Jesus was praying in a certain place, and when he had finished, one of his disciples said to him, "Lord, teach us to pray just as John taught his disciples." He said to them, "When you pray, say: Father, hallowed be your name, your kingdom come. Give us each day our daily bread and forgive us our sins for we ourselves forgive everyone in debt to us, and do not subject us to the final test."

And he said to them, "Suppose one of you has a friend to whom he goes at midnight and says, "Friend, lend me three loaves of bread, for a friend of mine has arrived at my house from a journey and I have nothing to offer him," and he says in reply from within, "Do not bother me; the door has already been locked and my children and I are already in bed. I cannot get up to give you anything," I tell you, if he does not get up to give the visitor the loaves because of their friendship, he will get up to give him whatever he needs because of his persistence."

"And I tell you, ask and you will receive; seek and you will find; knock and the door will be opened to you. For everyone who asks, receives; and the one who seeks, finds; and to the one who knocks, the door will be opened. What father among you would hand his son a snake when he asks for a fish? Or hand him a scorpion when he asks for an egg? If you then, who are wicked, know how to give good gifts to your children, how much more will the Father in heaven give the Holy Spirit to those who ask him?"

(P) The Gospel of the Lord.
(R) Praise to you, Lord Jesus Christ.

Homily

Once, three priests were discussing the proper positions for prayer and worship while a telephone repairman worked on his job nearby. One priest said, "Kneeling is definitely the proper way to pray." Another said, "No. Standing and praying with our hands lifted to Heaven is the best way." You're both wrong," the third priest said. "The most effective prayer position is lying face down on the floor." Finally, the repair man could not contain himself any longer and yelled, "Hey Fathers, the best prayer I ever did was when I was hanging upside down from a telephone pole."

What is the proper way to pray - standing up, sitting down, kneeling, or lying face down on the floor? Should we close our eyes or keep our eyes open when we pray? Why should we pray? How should we pray? What should we pray for? How long should we pray? Does God even hear us when we pray? These are some of our most frequently asked questions regarding prayer. I believe that today's gospel text can shed some light on these questions.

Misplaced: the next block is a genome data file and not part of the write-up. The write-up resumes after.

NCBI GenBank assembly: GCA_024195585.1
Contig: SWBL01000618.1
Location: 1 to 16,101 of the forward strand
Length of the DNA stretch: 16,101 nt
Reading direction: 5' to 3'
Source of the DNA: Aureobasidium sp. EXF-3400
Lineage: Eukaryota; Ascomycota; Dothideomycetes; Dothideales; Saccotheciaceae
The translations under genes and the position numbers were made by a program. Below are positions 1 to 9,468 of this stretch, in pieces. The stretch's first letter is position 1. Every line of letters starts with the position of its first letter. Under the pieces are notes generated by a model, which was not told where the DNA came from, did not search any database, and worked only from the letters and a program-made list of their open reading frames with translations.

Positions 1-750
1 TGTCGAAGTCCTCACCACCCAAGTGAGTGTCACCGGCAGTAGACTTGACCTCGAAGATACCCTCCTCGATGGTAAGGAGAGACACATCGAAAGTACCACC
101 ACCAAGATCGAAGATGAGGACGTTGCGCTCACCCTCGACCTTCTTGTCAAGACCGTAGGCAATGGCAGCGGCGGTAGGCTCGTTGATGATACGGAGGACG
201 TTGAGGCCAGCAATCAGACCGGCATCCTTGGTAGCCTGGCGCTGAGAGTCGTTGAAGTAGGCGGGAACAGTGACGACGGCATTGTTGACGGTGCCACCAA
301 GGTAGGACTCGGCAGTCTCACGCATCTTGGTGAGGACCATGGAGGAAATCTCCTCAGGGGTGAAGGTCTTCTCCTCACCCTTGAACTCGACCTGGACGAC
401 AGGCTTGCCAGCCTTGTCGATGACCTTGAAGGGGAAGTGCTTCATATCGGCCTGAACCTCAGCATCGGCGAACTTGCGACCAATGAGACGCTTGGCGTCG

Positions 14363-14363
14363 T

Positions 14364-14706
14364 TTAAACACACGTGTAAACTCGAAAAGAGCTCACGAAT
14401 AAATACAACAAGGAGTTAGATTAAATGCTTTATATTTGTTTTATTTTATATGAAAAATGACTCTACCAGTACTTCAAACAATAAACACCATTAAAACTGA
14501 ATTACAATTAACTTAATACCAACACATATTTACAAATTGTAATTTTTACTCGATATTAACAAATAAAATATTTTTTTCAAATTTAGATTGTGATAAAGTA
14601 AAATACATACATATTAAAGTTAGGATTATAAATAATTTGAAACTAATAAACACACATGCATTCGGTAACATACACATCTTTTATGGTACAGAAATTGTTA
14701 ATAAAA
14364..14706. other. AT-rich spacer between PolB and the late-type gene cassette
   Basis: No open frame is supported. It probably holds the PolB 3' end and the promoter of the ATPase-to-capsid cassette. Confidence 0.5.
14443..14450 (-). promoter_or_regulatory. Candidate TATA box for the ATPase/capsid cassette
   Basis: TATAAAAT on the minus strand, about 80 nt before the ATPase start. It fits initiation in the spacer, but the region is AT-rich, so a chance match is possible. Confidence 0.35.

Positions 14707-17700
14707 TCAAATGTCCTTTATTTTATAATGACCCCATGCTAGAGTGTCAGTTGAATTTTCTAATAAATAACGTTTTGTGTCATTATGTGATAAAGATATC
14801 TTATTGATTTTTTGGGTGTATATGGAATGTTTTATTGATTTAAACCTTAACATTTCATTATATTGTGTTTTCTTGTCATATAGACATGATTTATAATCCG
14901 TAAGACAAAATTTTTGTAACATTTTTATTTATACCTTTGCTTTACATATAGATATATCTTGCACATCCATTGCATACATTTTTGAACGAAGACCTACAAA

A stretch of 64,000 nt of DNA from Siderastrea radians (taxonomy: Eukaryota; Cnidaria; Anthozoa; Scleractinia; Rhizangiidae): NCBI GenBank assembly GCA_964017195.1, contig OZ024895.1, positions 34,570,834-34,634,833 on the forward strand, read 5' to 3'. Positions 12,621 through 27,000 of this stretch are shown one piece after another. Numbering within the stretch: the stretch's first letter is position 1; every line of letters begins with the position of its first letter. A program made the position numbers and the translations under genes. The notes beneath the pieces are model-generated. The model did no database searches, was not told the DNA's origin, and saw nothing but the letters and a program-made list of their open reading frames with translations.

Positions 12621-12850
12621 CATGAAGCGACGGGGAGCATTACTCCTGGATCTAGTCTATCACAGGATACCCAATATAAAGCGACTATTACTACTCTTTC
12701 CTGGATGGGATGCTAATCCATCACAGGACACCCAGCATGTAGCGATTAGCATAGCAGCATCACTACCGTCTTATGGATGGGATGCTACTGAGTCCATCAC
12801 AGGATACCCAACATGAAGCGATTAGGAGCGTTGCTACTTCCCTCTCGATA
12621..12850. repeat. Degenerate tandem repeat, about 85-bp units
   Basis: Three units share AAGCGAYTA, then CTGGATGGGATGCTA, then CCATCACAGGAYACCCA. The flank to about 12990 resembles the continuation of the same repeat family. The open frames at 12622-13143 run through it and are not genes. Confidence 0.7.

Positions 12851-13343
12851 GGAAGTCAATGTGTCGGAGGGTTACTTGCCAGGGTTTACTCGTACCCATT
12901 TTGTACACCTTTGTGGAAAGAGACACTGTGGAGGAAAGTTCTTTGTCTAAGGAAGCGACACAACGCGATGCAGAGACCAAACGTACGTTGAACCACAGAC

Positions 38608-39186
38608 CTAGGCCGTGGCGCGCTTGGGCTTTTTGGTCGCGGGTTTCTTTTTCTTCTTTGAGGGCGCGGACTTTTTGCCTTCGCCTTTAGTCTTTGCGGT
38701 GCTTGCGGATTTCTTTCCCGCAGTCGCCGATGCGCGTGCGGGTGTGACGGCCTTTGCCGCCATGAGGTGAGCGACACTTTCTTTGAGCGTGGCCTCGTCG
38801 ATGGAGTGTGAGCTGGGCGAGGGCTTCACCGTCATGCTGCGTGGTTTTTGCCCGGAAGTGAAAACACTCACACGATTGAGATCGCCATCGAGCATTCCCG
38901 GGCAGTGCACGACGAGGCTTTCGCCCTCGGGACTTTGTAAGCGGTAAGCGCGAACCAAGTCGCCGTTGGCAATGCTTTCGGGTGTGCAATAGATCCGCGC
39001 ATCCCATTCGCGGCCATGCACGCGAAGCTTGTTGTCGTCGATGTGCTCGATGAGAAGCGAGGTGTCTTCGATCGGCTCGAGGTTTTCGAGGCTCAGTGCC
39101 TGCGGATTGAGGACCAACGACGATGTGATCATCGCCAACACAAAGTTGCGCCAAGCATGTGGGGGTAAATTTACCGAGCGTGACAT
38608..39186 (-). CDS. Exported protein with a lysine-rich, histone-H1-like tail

The apostles certainly knew how to pray because as Jews, they regularly joined in communal prayers in the synagogue and customarily prayed three times - in the morning, in the afternoon and at nightfall - each day. Much of Jewish prayer at the time of Jesus was chanting of the scriptures in Hebrew. The apostles must have memorized these prayers and repeated them every day as all the Jews did. Yet, they recognized something new when they saw how Jesus prayed. They must have seen Jesus praying many times, in many places, and on various occasions. They wanted to learn to pray as He did. So, they asked Jesus to teach them how to pray. In response, Jesus taught them to pray as He prayed and, told them stories to explain how God the Father cares and answers prayers.

The prayer Jesus taught them was simple and direct, which today we call the "Lord's Prayer" or the "Our Father Prayer". The most important aspect of this prayer is to address God as "Our Father". Jesus wanted his apostles to call God their Heavenly Father. Just as children trust their earthly father to whom they belong, God wants them to know they too belong to Him and that He wants only what is good for them and that, secure in His love, they can pray unceasingly to Him. Then Jesus instructed them to honour God and His Holy name, and pray for His kingdom, that is, God's ways and order, to come and His will to be done on earth as it is in heaven, that is, He may bring about His heavenly purpose on earth through us. Finally, Jesus encouraged the apostles to submit themselves fully to God and, humbly express their dependence on Him for their basic needs and concerns and, ask God's forgiveness for their sins.